I'm becoming less defined as days go by, fading away, and well you might say, I'm losing focus, kinda drifting into the abstract in terms of how I see myself.
000ike
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8/8/2016 5:57:32 PM
Posted: 4 months ago
At 8/7/2016 6:56:49 AM, Diqiucun_Cunmin wrote:

Really? TBH I'm not a very big fan of Romantic symphonies in general, apart from the more conservative Brahms. After Brahms, the only set of symphonies that I really adore is Shostakotivch's. Perhaps I'm simply not fond of the fragmentary style that you described...

lol Brahms is another romantic composer I don't understand - forgot to list him. For reference, my favorite composers are dvorak, tchaikovsky, mozart, schubert and mendelssohn. I can appreciate music that's radically different from their works (rite of spring, quartet for the end of time, come to mind) -- I can appreciate what makes postmodern compositions progressive, original and exciting for their time, but in the end, the only thing that can move me -- the only music I (and indeed most classical concert-goers) can sincerely regard as stirring, profound, or sublime -- is a modest, tonal melody. That is why most concert programs will always reserve the tonal classics for last, and on the rare occasion that they instead list a post-modern piece last, or list only post-modern pieces after the intermission, they find that half the audience has left. Is there really any amount of analysis that can change that?

So who are your favorites?

As a general principle I can't enjoy music if I don't come away with anything to hum or even remember ... and that's precisely the problem I have with atonal music and all the avant-garde concoctions of the postmodern era ... although, it does seem that with time my conception of what's memorable has expanded. I once told my music teacher that I would have been one of the rioters at the premier of Rite of Spring lol, but not any more.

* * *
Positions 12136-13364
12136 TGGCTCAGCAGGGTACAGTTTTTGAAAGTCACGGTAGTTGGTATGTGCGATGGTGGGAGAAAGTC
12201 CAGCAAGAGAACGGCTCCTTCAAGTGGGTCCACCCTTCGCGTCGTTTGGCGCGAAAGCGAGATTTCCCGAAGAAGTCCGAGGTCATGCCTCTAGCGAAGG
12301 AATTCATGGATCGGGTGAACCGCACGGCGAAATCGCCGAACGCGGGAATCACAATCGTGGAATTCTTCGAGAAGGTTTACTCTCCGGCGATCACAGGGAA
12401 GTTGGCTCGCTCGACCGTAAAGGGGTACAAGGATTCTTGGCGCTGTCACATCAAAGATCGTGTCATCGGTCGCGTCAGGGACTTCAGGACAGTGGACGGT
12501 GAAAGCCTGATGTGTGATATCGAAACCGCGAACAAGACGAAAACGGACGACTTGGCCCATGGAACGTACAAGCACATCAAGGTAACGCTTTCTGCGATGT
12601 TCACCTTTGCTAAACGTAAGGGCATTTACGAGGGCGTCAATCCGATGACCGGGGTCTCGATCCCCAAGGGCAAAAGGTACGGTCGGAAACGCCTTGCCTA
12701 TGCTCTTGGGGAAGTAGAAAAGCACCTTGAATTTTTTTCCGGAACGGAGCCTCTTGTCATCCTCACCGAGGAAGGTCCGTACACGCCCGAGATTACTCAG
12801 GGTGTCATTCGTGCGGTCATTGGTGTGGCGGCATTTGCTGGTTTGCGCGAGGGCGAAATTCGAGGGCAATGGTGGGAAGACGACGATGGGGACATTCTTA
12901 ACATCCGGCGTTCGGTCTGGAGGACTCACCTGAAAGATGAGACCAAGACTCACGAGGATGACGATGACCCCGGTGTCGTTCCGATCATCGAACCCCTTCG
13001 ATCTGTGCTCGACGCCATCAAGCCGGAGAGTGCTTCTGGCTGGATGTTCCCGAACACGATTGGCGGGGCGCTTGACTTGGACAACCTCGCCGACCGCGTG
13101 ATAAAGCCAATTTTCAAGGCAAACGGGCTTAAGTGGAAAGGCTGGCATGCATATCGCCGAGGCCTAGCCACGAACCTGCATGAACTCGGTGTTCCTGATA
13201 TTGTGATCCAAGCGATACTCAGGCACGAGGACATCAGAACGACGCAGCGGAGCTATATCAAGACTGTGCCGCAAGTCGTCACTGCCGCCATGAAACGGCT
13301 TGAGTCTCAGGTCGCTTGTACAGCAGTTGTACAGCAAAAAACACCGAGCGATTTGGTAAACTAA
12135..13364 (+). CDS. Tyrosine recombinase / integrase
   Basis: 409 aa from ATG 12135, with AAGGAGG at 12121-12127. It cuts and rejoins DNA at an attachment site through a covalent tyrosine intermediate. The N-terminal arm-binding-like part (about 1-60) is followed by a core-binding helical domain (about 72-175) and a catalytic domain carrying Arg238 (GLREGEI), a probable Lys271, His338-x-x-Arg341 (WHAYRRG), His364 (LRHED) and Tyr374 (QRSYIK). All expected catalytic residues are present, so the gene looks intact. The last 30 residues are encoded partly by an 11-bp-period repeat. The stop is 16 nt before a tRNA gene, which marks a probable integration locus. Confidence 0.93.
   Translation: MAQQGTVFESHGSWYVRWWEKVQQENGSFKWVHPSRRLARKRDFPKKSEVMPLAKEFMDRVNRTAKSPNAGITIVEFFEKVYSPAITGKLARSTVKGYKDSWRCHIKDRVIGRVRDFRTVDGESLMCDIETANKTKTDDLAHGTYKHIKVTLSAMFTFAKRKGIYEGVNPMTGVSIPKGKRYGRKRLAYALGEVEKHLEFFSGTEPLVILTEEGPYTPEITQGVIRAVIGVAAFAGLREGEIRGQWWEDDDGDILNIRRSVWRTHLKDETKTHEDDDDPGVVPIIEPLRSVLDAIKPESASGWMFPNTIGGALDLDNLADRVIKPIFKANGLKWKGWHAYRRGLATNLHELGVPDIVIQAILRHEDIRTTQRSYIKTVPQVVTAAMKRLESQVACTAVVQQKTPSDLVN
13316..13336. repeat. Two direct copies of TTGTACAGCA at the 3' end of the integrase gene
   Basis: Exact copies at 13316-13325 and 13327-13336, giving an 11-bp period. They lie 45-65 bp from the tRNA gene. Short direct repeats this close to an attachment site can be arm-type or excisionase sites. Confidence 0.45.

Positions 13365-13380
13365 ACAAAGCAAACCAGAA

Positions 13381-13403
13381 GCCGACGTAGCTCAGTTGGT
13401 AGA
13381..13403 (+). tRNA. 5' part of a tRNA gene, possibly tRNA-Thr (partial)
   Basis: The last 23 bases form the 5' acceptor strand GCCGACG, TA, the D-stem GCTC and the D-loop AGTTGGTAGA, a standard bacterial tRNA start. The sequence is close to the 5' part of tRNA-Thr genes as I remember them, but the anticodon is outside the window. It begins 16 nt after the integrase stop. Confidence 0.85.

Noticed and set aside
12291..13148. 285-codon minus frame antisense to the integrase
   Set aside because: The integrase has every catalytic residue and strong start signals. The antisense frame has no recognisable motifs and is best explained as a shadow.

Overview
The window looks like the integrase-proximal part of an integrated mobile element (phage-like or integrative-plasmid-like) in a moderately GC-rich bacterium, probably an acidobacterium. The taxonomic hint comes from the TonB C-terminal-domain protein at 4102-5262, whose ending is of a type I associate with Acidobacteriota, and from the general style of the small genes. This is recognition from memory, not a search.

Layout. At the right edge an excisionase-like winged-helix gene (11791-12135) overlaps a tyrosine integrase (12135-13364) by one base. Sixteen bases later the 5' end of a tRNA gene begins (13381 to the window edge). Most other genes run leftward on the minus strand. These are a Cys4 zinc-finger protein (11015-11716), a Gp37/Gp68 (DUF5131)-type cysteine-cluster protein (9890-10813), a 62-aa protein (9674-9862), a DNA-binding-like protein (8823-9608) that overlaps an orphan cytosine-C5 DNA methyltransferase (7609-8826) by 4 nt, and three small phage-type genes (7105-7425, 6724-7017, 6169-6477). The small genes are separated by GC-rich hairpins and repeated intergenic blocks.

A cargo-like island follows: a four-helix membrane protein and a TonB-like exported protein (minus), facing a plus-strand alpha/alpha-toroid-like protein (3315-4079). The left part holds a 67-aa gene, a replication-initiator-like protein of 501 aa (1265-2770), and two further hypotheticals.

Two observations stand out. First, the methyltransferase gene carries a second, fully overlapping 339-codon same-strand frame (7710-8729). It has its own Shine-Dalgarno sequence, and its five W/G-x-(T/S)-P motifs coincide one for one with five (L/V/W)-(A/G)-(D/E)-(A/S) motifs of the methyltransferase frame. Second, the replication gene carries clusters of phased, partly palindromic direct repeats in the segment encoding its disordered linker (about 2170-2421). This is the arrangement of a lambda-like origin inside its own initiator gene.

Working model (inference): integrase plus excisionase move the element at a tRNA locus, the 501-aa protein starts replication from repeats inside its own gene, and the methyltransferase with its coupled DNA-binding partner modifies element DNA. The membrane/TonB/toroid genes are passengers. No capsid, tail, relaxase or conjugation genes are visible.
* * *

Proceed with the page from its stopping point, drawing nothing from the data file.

I see. Perhaps that's why you enjoy Prokofiev more - he had quite a few memorable melodies.

lol actually I didn't have Peter and the Wolf or Romeo and Juliette in mind when I mentioned that I liked prokofiev --- it was more so the cadenza from his second piano concerto and suggestion diabolique. I suppose both of those pieces too have melodies, but they're not quite as conventional.

By the way, I did listen to bartok's sonatina, which you had referenced, and I really liked the first movement "bagpipes" -- the rest, not so much.
"A stupid despot may constrain his slaves with iron chains; but a true politician binds them even more strongly with the chain of their own ideas" - Michel Foucault
Lynx_N
Posts: 277
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8/9/2016 7:45:48 PM
Posted: 4 months ago
I can find (some of) Wagner's music to be kinda boring, uninspiring, un-surpriseful, doesn't really move me the way Mozart, Beethoven, Chopin, et al, does.
By all means, his music isn't utter rubbish, don't get me wrong, it's just that I me myself find it to be a tad boring, almost predictable kinda like.
Thank God for diversity as there's without a doubt a whole bunch of Wagner fans out there who strongly disagrees with me on this, as there should be.
Bronto?
Congrats.

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Diqiucun_Cunmin
Posts: 2,710
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8/10/2016 4:35:13 PM
Posted: 4 months ago
At 8/8/2016 5:57:32 PM, 000ike wrote:
At 8/7/2016 6:56:49 AM, Diqiucun_Cunmin wrote: